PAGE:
Cardinal Allen
Catholic High School



English is creative and enjoyable yet challenging. Our curriculum supports all students in achieving their full potential and is designed to challenge, whilst still having a firm foundation in the vital basic literacy skills. Students will explore a variety of text types and writing forms and study and enjoy a class novel, a play and a range of poetry and non-fiction texts each year. In addition to this, students will also participate in a range of project-based learning activities, intended to foster their independence and to develop literate young people, equipped for the modern world.


Our aim is to develop students who are life-long readers, who read for pleasure and enjoyment, and are able access a range of texts; different genres, non-fiction and fiction and various different forms. We also aim to develop students' reading habits to ensure they are adaptable readers for the twenty-first century, whilst reading for meaning and developing the reading strategies needed to optimise text understanding and analysis. We also endeavour to aid students to creatively use language to express their thoughts and feelings through a range of written forms - both non-fiction and fiction and to understand the importance of written language and how it can be manipulated and adapted to convey different meanings.

At the heart of our curriculum is a focus on developing vital literacy skills; ensuring students understand how to use punctuation correctly and know how to spell commonplace words. At the start of each academic year, students will complete a baseline literacy assessment. This assesses students' key skills and enables staff to personalise their teaching to suit the needs of the students. These skills are reviewed at different points in the academic year, with prompt interventions taking place where necessary.

Students are given a range of feedback and have time to act upon this feedback and respond to the targets given. This will allow students to develop their reading responses further and to "close the gap" in their achievements and learning. There is also a focus on planning written responses, the development of writing and the importance of re-drafting.

Whilst having a clear focus on being engaging and exciting for students, the KS3 English curriculum also has a strong focus on developing the foundations for GCSE study.

GCSE English

For GCSE, we follow the AQA pathway studying English Language and English Literature. Candidates will be awarded two GCSEs - one in English Language and one in English Literature. These specifications offer a stimulating and engaging learning experience, with assessments designed to suit a range of students and allowing students of all abilities to succeed. The English Literature and English Language specifications are designed to work together, giving students the opportunity to develop a wider range of knowledge and skills. Our GCSE students benefit from the department's experience and expertise and some of our staff are trained GCSE examiners.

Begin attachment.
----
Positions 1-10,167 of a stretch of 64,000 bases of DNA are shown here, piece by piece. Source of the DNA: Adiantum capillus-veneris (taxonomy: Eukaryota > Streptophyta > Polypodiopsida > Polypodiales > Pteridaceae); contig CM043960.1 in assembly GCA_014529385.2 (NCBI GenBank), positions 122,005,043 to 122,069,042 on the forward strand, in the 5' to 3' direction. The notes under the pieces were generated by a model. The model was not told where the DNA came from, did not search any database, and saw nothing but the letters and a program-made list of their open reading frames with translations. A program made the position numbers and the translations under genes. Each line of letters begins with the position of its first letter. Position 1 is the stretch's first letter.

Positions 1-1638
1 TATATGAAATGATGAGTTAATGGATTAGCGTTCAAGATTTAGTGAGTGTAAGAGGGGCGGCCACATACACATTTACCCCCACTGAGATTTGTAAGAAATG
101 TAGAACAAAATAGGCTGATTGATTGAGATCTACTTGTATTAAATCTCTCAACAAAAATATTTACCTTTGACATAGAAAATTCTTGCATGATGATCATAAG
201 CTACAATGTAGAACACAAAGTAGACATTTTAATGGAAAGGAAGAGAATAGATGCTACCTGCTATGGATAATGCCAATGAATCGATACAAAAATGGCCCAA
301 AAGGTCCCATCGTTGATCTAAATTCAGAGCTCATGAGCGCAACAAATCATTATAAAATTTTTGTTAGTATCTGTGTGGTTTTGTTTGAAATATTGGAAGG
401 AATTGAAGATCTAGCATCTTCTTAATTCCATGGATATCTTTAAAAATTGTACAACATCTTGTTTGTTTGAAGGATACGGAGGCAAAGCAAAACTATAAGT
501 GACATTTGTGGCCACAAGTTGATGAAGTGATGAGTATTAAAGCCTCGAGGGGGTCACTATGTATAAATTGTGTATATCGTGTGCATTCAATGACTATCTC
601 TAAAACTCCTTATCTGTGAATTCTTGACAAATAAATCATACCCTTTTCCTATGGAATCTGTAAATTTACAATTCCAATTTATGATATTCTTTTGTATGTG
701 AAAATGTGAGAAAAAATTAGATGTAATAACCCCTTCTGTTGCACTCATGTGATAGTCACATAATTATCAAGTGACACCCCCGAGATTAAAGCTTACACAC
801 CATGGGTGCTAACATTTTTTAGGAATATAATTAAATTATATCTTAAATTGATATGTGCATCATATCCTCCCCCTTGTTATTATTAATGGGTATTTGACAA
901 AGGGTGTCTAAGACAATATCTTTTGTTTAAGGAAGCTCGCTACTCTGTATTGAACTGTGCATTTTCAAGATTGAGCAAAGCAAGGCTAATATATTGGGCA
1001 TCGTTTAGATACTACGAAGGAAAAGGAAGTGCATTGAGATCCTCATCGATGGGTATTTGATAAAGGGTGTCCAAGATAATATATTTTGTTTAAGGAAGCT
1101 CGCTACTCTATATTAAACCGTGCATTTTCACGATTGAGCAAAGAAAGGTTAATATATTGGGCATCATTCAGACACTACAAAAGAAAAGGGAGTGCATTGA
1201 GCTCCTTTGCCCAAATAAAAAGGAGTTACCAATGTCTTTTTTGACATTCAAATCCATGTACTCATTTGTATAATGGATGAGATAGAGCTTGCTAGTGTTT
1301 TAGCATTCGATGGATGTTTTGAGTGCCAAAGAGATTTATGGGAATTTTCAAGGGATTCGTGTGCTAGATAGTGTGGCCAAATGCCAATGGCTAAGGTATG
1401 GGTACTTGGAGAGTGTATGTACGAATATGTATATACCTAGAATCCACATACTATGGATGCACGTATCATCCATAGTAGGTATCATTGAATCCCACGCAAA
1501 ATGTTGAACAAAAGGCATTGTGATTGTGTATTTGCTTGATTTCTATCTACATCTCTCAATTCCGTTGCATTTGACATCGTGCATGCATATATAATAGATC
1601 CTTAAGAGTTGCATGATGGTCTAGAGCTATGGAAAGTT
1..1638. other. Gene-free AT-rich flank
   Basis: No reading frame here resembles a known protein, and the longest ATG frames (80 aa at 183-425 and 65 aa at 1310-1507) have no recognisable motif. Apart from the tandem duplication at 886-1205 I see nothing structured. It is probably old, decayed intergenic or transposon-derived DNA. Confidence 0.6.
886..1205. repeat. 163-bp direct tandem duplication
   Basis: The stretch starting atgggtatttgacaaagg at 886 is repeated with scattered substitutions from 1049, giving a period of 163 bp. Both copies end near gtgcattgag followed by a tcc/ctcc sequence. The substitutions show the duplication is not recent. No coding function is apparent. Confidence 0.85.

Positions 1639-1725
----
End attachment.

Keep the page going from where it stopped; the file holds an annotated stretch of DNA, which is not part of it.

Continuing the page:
Course Components

English Language

Paper 1 - Explorations in Creative Reading and Writing (50% of GCSE)

Section A: Reading: one literature fiction text.

Section B: Writing: descriptive or narrative writing.

Paper 2 - Writers' Viewpoints and Perspectives (50% of GCSE)

Section A: Reading: one non-fiction text and one literary non-fiction text.

Section B: Writing: writing to present a viewpoint.

Non-examination assessment (0% 0f GCSE)

Spoken Language: presenting, responding to questions and feedback, use of Standard English.

English Literature

Paper 1 - Shakespeare and the 19th Century Novel (40% of GCSE)

Section A: Shakespeare: students will answer one question on their play of choice. They will be required to write in detail about an extract from the play and then to write about the play as a whole.

Section B: The 19th-century novel: students will answer one question on their novel of choice. They will be required to write in detail about an extract from the novel and then to write about the novel as a whole.

Paper 2 - Modern texts and Poetry (60% of GCSE)

Section A: Modern texts: students will answer one essay question from a choice of two on their studied modern prose or drama text.

Section B: Poetry: students will answer one comparative question on one named poem printed on the paper and one other poem from their chosen anthology cluster.

Section C: Unseen poetry: Students will answer one question on one unseen poem and one question comparing this poem with a second unseen poem.


After school clubs are provided for keen students who wish to stretch their abilities. Catch up and support is also offered on a one to one basis where necessary. Some of the support sessions, clubs and activities offered are:

  • KS4 revision - lunch times
  • Year 9 breakfast sessions to support pupils in achieving KS3 targets
  • Year 11 after school revision - various days prior to exams
  • Theatre visits
  • Author visits
  • Annual World Book Day celebrations
  • Visits with Blackpool Sixth Form English Language/Literature students
  • Book club
  • Debating club


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    The links below will take you to subject specific information outlining the current Key Stage 3 and 4 Course Guide.

  • Key Stage 3
  • Key Stage 4

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